The transmission network in the National Electricity Market (NEM) is protected from overloads in times of events or during normal operation by nominating thermal ratings on primary elements (such as transmission lines and transformers), against which the real-time electricity flows should not be larger. This limitation is important in the safe operation of the power system as the chances of a transformer blowing up, or transmission lines arcing, are higher when flows are sufficiently high to heat up the conductors and make them sag.
Transmission Network Service Providers across the NEM issue the nominated safe levels of thermal ratings for each element in their jurisdiction. AEMO publishes that relevant information in the Transmission Equipment Rating which can be found here: AEMO | Transmission Equipment Ratings. In this Chart of the week, Saliw Cleto looks at how thermal ratings change from season to season for each jurisdiction in the NEM and provide a hypothesis on why they behave how they behave.
The Chart below shows the average ratio of the summer to the winter thermal rating across all lines and transformers for each region in the NEM, according to the Transmission Equipment Rating file from AEMO for ‘system-intact’ operation. It also shows the shoulder to winter thermal ratio. As transmission lines are rated differently, normalisation is needed to appropriately aggregate the figures . Winter rating is used as the base figure for each transmission element.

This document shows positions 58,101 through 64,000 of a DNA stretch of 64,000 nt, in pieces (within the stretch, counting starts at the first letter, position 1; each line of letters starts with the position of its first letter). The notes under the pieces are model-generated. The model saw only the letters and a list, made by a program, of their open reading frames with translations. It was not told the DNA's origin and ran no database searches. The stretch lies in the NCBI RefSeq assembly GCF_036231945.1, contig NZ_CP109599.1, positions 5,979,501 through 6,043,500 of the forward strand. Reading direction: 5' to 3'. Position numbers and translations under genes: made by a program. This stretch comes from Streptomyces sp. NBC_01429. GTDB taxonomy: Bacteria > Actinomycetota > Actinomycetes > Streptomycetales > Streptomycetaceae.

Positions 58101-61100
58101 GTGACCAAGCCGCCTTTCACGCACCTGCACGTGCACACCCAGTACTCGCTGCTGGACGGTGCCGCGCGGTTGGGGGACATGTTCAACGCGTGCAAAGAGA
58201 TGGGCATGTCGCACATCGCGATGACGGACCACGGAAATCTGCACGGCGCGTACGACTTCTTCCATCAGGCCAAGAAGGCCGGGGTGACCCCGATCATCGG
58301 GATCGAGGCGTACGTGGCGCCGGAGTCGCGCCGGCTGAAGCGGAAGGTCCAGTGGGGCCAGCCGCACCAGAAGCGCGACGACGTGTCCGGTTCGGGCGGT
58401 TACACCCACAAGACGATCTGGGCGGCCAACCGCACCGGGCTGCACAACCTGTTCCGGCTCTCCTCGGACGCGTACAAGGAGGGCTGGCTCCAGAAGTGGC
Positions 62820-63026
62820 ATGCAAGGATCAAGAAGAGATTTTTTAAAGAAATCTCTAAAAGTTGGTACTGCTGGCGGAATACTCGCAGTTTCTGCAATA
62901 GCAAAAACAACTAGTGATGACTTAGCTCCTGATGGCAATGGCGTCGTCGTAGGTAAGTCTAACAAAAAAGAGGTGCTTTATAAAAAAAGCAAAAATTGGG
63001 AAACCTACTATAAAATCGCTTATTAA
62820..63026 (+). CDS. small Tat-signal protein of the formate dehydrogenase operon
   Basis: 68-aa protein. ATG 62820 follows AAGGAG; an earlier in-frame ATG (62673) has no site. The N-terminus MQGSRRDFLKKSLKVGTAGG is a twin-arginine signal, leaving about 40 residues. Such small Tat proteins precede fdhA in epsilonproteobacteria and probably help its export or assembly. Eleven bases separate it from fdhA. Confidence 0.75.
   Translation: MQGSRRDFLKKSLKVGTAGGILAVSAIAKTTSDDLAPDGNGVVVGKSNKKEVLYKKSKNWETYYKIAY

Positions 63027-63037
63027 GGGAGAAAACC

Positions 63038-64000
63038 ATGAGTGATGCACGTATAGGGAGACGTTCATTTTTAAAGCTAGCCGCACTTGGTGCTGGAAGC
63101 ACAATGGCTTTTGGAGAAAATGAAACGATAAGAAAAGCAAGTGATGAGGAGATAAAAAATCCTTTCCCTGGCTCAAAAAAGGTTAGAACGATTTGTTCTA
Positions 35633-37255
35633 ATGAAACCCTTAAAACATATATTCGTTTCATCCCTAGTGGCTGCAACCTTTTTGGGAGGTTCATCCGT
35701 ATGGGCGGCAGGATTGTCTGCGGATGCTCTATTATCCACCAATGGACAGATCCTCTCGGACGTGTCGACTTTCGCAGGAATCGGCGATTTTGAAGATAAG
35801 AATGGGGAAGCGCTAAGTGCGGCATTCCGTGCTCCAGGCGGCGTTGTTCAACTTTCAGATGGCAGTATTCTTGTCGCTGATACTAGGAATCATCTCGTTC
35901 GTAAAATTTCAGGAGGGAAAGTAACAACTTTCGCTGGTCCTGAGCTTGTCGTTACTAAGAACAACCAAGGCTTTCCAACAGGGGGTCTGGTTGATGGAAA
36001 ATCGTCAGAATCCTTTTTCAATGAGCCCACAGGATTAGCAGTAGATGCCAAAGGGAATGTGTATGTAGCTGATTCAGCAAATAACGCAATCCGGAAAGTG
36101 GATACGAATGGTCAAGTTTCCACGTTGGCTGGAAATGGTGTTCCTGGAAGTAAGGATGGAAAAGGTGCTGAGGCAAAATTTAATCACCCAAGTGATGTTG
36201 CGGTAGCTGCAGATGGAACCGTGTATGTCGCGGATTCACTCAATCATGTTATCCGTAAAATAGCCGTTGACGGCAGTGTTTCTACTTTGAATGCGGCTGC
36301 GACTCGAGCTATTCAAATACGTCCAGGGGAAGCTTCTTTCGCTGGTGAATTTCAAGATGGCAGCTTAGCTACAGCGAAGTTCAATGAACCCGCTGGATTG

It can easily be seen from the Chart that the seasonal thermal rating ratio is lower in the southern states (Vic and Tas) compared to the other states in the NEM by a whopping 10% to 15%. This is not surprising as the biggest driver for thermal ratings is the ambient temperature, for which the Victoria and Tasmania have the biggest spread over a year. Note that, the higher the temperature, the lower the ratings, so summer thermal ratings are significantly lower than their winter thermal ratings. Unlike the northern states, where the temperature is generally warm across the year, Victorian weather is cold-ish most of the time, but when it gets warm during the summer period, the thermal rating falls down more severely. Note that in Victoria and Tasmania, ratings are defined for different ambient temperatures than for different seasons; hence, to be conservative, the shoulder ratings are taken to be similar to the summer ratings making the ratio for the summer-to-winter similar to shoulder-to-winter similar.
This temperature spread is also apparent in the way the underlying consumption behaves in Victoria, with the load factor (average demand divided by maximum demand) lower in the southern states.
This all means that, compared to other regions and through no TNSP’s fault, there is less transmission capacity in the southern states on a per unit basis due to the way the ambient temperatures behave across the NEM. While there are already many technologies being employed by TNSPs in Victoria and Tasmania to maximise the capacities of their transmission networks, such as dynamic line rating using wind monitoring systems and replacing old secondary assets that limit the thermal rating of the lines (e.g., circuit breakers, etc.), there could still be more to be done.
But more importantly, from here on, one thing that we should always consider when putting up a business case for new transmission assets is maximising the utilisation of the lines, maybe by employing new technologies or using better materials.
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